If you are a part of the IT Ops or DevOps teams, you can start a free trial of Logentries here and search your data within seconds.
If you are on the security side of things, check out an InsightIDR demo.

This post is the penultimate in a series examining the roles of search and analytics in the incident-detection-to-response lifecycle. To read the first five, click here, here, here, here, and here.

 

shovel-pan.JPGAs the amount of data within our organizations continues to grow at a nearly exponential rate, we are forced to look for more efficient ways to process it all for security use cases. If we want to keep up as these problems and systems scale, we need to learn from industries much older than computing. For example, gold miners have graduated from just a shovel and pan to automating as much of the process as possible, reducing the manual labor to the areas machines just cannot handle. From the beginning of the data analysis process, there are four pieces of your security data processing which can be automated and a fifth you need to have human eyes and minds to handle.

 

Automate the collection from all potentially valuable data deposits

pale-rider-large-nugget.jpegIf you were a fan of either Pale Rider in the 80s or White Fang in the 90s, you can probably recall the way gold was mined for centuries. Once someone decided they had a potential gold deposit, pick axes and shovels were popular tools to free the gold particles from the surrounding rock. Using blunt instruments in very specific places is quite similar to the original process to debug software issues and look for malicious activity by logging in to a specific system and searching through the logs. In recent years, over a dozen stages of crushing rock, pumping water, applying pressure, and various other methods of filtration have been introduced to reduce the need for luck when “digging for gold”. Thankfully, for every security team’s sanity, data prospecting from system to system was similarly seen as too laborious to scale around ten years ago and any relevant data is now centralized. You should demand a software solution which offers multiple options for data collection (read: not just a syslog feed) and allows you to monitor your data sources for inactivity or sudden failures in collection.

 

Automate the normalization of data

I won’t force the analogy into every section because reducing large chunks of rock down to just the valuable minerals doesn't involve the understanding of the rock and addition of other rock in the way more data must be used to help interpret data. In order to simplify the later processing of the raw data, you must address an area less frequently automated by off-the-shelf software solutions: normalization. Many solutions put the onus on the customer to configure connectors, match specific fields in their logs to the “normalized” data field, and maintain this parsing and translation as logs change over time and new devices are deployed. There is no reason this shouldn’t be automated for the vast majority of data sources common to organizations today. Your team shouldn’t have to deal with these manual tasks unless you are working to monitor your own internal systems through custom logs.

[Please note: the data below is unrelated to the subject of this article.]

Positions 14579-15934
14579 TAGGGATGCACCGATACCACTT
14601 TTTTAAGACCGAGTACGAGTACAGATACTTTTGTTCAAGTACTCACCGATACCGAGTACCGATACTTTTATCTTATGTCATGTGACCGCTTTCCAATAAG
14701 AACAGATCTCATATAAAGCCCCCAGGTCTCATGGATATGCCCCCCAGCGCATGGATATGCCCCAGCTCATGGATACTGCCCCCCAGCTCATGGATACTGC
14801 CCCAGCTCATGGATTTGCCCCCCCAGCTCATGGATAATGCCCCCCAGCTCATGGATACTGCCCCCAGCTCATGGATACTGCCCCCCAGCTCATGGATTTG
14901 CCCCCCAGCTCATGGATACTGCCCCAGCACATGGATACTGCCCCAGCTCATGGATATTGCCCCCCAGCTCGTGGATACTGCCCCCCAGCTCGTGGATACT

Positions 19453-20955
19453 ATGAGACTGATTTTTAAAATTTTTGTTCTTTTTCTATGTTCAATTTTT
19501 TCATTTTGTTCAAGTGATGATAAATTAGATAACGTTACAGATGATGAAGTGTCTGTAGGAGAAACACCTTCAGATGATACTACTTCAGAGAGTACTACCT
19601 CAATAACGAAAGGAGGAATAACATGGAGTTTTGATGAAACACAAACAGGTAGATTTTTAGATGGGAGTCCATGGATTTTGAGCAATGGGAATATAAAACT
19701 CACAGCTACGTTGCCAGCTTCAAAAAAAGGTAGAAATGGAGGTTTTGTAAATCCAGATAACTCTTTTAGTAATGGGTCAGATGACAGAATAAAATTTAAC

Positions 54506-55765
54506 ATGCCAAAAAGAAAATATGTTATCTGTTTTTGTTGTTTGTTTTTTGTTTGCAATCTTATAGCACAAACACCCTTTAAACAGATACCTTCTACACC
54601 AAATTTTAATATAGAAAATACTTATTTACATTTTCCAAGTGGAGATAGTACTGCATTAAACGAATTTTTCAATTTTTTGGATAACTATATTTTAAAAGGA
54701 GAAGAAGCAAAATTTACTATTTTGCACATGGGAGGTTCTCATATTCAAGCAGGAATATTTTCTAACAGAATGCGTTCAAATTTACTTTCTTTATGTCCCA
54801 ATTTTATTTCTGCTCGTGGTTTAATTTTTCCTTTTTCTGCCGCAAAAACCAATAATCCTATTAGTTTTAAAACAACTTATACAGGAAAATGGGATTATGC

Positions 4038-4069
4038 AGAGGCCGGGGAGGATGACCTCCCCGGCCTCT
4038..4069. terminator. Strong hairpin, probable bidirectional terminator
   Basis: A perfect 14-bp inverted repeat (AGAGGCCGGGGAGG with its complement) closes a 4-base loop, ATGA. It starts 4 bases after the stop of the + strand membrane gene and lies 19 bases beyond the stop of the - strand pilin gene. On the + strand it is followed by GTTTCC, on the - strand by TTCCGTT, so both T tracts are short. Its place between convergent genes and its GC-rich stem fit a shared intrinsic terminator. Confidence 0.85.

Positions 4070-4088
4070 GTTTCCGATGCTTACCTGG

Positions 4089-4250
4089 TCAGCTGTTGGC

Automate the internal attribution of activity

After the data is normalized, a massive amount of time is generally spent figuring out the actions that were actually taken, and it shouldn't be so time-consuming. If your automation stops there, it takes a great deal of working knowledge just to take the normalized data correlated with other information by a single shared attribute: concurrency. Your team shouldn’t have to first identify a specific log line or other data point as being of interest, and then conduct a few more queries or “pivots” to other data before you can determine which user was responsible for the action and on which asset. This attribution should be automatically performed as the data is ingested. Why would you ever want to look at the data without knowing these details?

 

Automate the behavioral analysis

The last stage of automation you should demand of your monitoring software is the explanation of the behavior. What did the user actually do on the asset? You shouldn’t have to diligently decipher these details every time you investigate the same kind of activity in your machine data. Without the context of the amount of data transmitted externally or the destination organization, a lot of time can be spent simply to find out your code repository vendor now has a few new public IP addresses. And as long as the previous stage is automated, you can immediately see that a software developer transmitted this sudden increase in data from her primary machine. These details should all be obtainable at a glance. Critical thinking should be reserved for determination of intent and recognition of new, questionable behavior.